The Noisy South London Trio: Winnaretta
Winnaretta brings a refreshing pop sound from South London, powered by the retro vocals of Sim Eldem.
For those who are unaware of your band Winnaretta, please give us a brief description of who you are and background of how you got together.
We’re a guitar/bass/drums three-piece based in London who make noisy pop songs. We’re a fairly new band made up of old friends: Luke and I have been in bands together for the past 6 years and my first university band was with Alex. I guess we’re a bit like a three-way of high school sweethearts who have reignited their passion for each other at a school reunion – if that’s a thing!
So you don't just focus on music. What can you tell us about The Effort Collective. How does this fit into your musical journey.
Over the past few years we’ve worked on several music projects and collaborative events with The Effort Collective. This has included writing music for short films, playing at themed events, kissing each other for the first time for a marriage-themed teaser, carrying a lot of equipment, as well as party games and drinking. The Effort Collective is a DIY arts initiative based in Brixton, London, set up by friends who work in different art forms to provide a platform and network for DIY artists to communicate, collaborate and create new work.
What has been the biggest influence on your music? Who do you look to for inspiration
Other bands, other artists’ groups, and listening to a lot of music – and we go to a lot of shows, not just gigs. There are fantastic venues and initiatives that keep popping up in London, most of them cover several art forms and these are perhaps the most relevant, more inspiring environments for us.
What's next on the horizon for Winnaretta
We have just finished our first EP, All Killer, Ben Stiller, so we’re busy writing and booking gigs for this fall. It’s nice to be able to go back to playing and rehearsing. We are now giggling our way through a new 80s pop tune we’re writing, with power chords and a big chorus – it’s a lot of fun, so much so that we found ourselves learning to play Shania Twain’s Man, I Feel Like a Woman...
What are some of the challenges you have faced as group in creating and performing? What have you had to overcome to get to this point?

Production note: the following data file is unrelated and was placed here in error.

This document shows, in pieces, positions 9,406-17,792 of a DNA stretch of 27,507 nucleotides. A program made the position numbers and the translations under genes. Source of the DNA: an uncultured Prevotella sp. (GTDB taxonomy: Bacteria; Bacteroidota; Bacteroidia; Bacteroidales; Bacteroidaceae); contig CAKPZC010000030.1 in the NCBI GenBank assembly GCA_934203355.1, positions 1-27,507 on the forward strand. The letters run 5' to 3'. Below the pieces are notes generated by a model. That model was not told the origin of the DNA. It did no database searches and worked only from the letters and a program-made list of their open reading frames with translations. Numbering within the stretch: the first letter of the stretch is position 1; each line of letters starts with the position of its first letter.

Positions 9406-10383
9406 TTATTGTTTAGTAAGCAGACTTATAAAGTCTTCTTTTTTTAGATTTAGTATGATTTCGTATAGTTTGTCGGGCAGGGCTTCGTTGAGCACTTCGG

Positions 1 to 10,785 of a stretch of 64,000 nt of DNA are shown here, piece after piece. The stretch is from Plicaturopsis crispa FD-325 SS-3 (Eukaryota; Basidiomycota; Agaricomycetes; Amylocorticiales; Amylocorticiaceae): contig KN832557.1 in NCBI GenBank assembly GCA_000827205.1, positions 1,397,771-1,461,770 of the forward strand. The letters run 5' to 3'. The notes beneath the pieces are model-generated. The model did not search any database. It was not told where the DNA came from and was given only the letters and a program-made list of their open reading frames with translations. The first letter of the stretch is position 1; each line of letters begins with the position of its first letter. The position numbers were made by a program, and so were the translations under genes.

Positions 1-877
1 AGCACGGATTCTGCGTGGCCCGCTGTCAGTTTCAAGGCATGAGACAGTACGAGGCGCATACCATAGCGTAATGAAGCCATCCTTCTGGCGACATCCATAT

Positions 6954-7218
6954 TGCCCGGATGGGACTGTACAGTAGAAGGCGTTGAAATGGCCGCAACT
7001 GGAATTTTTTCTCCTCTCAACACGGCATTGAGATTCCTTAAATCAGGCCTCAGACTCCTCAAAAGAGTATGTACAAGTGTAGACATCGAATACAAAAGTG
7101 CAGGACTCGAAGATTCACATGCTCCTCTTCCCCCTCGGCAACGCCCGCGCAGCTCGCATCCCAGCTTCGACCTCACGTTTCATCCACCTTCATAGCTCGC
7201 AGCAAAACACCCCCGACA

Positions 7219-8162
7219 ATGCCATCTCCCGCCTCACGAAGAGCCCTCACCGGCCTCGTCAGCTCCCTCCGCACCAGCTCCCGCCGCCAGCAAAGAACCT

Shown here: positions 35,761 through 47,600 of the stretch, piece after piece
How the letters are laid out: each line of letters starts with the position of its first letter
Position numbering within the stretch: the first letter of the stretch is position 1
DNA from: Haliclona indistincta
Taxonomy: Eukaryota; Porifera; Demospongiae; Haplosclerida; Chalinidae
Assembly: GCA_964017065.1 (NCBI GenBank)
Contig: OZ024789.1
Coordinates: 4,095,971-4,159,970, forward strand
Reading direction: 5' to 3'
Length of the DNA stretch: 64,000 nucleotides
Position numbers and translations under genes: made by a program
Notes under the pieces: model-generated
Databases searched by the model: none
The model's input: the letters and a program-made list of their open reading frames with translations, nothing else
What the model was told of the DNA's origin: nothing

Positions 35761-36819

Space is always the biggest problem. London is full of neighbours and overpriced studios: it’s difficult to find a room where we can make noise and feel comfortable composing and rehearsing. Then there is the London gig circuit which is full of money-grabbing promoters and too many young, eager bands. Often gig bills are made up of randomly selected, mismatched bands, so we look for interesting and innovative events with exciting, friendly artists. We have been very lucky to find a community and try out a more artist-focused approach to putting on shows with the collective; most of this comes through hanging out with very talented and hardworking friends, and listening to feedback. Our EP was recorded in several bedrooms with Matt (our friend who is a musician and producer) and mixed in his flat, and it’s been the most productive environment we could have asked for.
As musicians, what are some of the odd jobs you have had to do so that you can afford to perform and make records?
Somehow we’ve all ended up in pretty grown-up jobs: Luke is a copywriter, Alex a student adviser at a university and I work in classical music PR. Perhaps this is the new model for a lot of bands – living in London is very expensive, so it’s easy to settle in an office job. We’re lucky enough to enjoy what we do in our day jobs, so that we have the time and energy to focus on our music.
If you were to pick one creative project (music track or album) you were most proud of and that describes your creative spirit. What would it be?
Oh, well, we’ve got this new EP...and that’s all we can think about at the moment. The song-writing and recording process leading up to this were very important for us. We settled into a routine that involved going over to one of our houses, with the host making dinner, sitting down to eat together and then working until late. All three of us have been in bigger bands in the past, so we’re enjoying the cosiness of being a trio.